This blog is intended to go along with Population: An Introduction to Concepts and Issues, by John R. Weeks, published by Cengage Learning. The latest edition is the 12th (it came out in 2015), but this blog is meant to complement any edition of the book by showing the way in which demographic issues are regularly in the news.

If you are a user of my textbook and would like to suggest a blog post idea, please email me at: john.weeks@sdsu.edu

Friday, September 21, 2012

Unexpected Drop in Life Expectancy Among Poorly Educated Whites in US

Researchers have uncovered a troubling and puzzling mortality trend--life expectancy has been dropping among the least educated non-Hispanic whites in the US. These findings were published recently in the journal Health Affairs by a team led by S. Jay Olshansky, a widely respected researcher at the University of Illinois's Chicago campus, and the story is front page news in today's New York Times and elsewhere.
The steepest declines were for white women without a high school diploma, who lost five years of life between 1990 and 2008...By 2008, life expectancy for black women without a high school diploma had surpassed that of white women of the same education level, the study found.
White men lacking a high school diploma lost three years of life. Life expectancy for both blacks and Hispanics of the same education level rose, the data showed. But blacks over all do not live as long as whites, while Hispanics live longer than both whites and blacks.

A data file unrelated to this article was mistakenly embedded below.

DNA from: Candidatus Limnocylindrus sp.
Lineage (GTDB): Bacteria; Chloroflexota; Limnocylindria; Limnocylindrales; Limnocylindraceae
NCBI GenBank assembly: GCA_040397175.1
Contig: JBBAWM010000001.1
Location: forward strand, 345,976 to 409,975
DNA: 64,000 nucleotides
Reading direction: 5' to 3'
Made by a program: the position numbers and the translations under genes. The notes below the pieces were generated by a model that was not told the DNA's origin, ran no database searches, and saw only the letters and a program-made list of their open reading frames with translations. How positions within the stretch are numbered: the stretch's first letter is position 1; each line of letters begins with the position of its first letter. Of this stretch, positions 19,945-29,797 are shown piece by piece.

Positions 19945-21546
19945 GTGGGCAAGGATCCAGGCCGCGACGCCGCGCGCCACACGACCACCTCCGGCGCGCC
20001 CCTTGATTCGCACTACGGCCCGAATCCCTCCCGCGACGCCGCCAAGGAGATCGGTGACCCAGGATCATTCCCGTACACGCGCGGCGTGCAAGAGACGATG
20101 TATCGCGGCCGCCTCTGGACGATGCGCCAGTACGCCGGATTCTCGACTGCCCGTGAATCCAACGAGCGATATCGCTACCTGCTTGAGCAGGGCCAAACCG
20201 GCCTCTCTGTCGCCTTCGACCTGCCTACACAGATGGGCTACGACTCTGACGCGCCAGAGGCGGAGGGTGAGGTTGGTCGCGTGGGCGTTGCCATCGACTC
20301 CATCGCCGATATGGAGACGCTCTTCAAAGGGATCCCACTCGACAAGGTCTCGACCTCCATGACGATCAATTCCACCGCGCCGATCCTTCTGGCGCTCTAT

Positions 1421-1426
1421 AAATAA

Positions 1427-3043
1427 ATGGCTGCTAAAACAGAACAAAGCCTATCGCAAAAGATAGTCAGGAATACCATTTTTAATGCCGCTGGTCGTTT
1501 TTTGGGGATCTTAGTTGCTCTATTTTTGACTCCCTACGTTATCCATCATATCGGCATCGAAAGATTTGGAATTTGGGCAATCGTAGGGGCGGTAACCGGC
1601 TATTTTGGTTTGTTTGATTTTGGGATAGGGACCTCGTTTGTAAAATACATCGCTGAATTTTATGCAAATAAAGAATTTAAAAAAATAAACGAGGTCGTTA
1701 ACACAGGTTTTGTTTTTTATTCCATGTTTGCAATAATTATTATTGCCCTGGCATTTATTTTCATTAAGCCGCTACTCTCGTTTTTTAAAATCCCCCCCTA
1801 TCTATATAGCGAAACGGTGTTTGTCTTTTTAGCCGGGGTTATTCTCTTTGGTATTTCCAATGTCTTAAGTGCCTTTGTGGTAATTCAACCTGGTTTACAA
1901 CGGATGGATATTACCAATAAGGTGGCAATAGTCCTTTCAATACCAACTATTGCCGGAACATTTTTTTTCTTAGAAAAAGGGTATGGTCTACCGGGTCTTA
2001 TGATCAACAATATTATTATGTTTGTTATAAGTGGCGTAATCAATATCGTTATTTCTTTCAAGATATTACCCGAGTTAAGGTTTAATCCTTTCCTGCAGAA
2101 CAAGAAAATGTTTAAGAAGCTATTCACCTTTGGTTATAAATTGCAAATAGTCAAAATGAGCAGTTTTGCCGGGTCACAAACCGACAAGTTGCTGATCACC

The latest estimate shows life expectancy for white women without a high school diploma was 73.5 years, compared with 83.9 years for white women with a college degree or more. For white men, the gap was even bigger: 67.5 years for the least educated white men compared with 80.4 for those with a college degree or better.
As the NY Times notes, it is not clear why this is happening. Part of the explanation may be that, fortunately, the percentage of the population without a high school education is declining, unfortunately leaving some people ever farther behind. It may also be that this is a group plagued by overuse of drugs (both prescription and otherwise). Young women in this group are apt to be working mothers with few resources to maintain good health and seek treatment when sick. Regardless of the reasons, it is clearly a troubling trend that needs to be addressed societally. Would this happen in a country with universal health care? 

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